John Wick

Sometimes, simple is better.

John Wick (Keanu Reeves) is a former assassin for the Russian mob who has just lost his wife, Helen, (Bridget Moynahan) to an illness. While grieving Helen's loss, John is surprised with a letter and a dog sent from Helen. Helen provided the dog as a gift to John for something to watch over and to help move forward with his life. After a chance meeting with a group of Russian men, John's dog is killed and his prized car is stolen from him. As these were the last things in his life that mattered, John plots out a course of revenge. Really, that's the gist of the plot.

Though the plot may sound silly, its not as lightweight as it might seem from the outset. Connecting with members from his past including: chop-shop owner Aurelio, (John Leguizamo) John's mentor Marcus, (Willem Dafoe) and Winston, (Ian McShane) who owns a hotel that houses assassins, John is able to use skills in an attempt to enforce his brand of justice on Iosef, (Alfie Allen) and the other Russian men involved that took away everything John had. Complicating matters is Iosef's father, Viggo (Michael Nyqvist) who John had worked for previously. Viggo is torn between understanding John's plight and still trying to protect his son.

The film follows a simple structure of John going from place to place, mayhem happens and we repeat. This is not a bad thing, though, as John Wick has energy to spare and a solid script written by Derek Kolstad that keeps the film from not dwelling too long in one place. John Wick takes the audience into a world where assassins rule the landscape and are never affected by others around them. Everything from a hotel that caters to assassins to a clean-up service that disposes of victims within the drop of a hat add nice, if unrealistic, touches to this assassins version of New York City.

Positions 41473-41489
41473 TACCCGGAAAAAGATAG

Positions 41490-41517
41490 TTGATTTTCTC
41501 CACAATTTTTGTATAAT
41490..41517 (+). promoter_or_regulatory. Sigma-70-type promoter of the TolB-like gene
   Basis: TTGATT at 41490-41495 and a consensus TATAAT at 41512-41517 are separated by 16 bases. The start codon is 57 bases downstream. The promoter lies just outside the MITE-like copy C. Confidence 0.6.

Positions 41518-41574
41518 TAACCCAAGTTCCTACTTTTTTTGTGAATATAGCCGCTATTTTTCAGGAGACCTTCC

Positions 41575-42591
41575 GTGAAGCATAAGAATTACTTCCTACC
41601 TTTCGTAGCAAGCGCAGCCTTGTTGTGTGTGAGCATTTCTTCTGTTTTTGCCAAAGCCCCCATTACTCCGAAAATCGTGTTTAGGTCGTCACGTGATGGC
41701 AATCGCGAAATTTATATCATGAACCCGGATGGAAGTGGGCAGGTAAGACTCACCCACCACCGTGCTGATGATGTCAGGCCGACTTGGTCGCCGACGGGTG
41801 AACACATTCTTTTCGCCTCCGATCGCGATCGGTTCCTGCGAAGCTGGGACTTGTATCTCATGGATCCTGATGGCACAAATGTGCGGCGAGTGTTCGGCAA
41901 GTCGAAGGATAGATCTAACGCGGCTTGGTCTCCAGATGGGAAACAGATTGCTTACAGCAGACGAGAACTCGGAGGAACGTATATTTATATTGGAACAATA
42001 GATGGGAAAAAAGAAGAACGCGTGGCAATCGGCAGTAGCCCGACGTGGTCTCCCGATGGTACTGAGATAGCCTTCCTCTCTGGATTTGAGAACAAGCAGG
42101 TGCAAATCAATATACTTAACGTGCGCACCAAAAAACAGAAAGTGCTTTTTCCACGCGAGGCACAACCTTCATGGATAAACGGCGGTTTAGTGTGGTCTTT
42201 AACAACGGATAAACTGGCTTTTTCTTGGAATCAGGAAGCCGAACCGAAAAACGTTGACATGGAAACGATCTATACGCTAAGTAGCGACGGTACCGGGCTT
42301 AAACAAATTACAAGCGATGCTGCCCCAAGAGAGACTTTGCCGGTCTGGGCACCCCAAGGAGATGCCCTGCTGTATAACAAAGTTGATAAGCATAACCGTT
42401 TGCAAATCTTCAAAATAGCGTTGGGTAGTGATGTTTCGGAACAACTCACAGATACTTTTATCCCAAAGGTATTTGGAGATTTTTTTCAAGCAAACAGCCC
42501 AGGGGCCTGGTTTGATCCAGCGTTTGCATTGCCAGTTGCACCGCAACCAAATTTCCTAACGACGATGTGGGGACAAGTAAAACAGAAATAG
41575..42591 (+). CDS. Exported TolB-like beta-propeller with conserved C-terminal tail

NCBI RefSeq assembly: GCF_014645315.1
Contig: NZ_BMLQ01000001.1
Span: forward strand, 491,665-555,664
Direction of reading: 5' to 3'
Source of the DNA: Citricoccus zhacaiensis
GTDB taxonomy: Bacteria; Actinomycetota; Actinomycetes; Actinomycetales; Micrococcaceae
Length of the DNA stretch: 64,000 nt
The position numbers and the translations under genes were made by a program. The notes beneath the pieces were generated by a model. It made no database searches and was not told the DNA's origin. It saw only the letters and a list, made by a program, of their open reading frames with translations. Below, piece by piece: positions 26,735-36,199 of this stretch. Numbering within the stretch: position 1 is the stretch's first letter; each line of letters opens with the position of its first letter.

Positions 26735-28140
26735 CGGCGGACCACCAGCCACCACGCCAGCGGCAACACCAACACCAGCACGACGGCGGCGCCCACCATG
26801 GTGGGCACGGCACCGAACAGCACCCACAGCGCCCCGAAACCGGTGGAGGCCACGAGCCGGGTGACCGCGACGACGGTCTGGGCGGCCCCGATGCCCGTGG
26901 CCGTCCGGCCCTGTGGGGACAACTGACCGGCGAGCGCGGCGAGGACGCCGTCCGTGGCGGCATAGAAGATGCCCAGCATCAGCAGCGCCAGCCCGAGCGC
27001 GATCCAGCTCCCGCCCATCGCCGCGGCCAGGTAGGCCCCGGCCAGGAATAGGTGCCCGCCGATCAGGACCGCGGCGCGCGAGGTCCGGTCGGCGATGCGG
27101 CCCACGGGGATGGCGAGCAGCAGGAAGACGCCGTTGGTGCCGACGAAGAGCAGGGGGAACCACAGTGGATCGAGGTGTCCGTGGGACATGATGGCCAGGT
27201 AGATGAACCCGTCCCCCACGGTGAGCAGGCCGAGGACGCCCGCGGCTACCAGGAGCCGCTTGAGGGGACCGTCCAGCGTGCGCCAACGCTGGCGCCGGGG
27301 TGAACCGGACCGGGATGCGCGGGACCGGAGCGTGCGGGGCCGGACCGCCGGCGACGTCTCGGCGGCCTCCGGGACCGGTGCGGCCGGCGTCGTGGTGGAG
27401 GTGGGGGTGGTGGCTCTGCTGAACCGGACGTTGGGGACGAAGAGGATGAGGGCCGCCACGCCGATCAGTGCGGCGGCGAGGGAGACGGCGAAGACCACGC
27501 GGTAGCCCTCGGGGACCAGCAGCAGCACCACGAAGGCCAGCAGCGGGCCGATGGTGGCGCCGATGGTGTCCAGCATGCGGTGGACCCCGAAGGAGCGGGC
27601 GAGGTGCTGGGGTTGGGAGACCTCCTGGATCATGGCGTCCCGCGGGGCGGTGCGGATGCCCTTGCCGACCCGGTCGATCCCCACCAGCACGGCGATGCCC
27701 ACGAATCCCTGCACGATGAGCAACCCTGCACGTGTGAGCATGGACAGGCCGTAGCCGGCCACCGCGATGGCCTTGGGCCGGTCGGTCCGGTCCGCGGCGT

Directors Chad Stahelski and David Leitch infuse the film with vibrant uses of color and well-choreographed kung-fu sequences to keep the film feeling fresh. Plenty of guns (especially head-shots) are in store, but the directors do enjoy mixing up the film and its action so that the film doesn't feel too repetitive. Even though you have probably seen this film a hundred times before; including knowing who will live and die, the ride and simple structure proves enjoyable for those yearning for a more simplistic film experience.

John Wick certainly wont win any awards, but its not trying to. The film is simple, but elevated by an enjoyable cast and solid directing. As an entertaining film experience, John Wick should satisfy most people who yearn for a solid action film.


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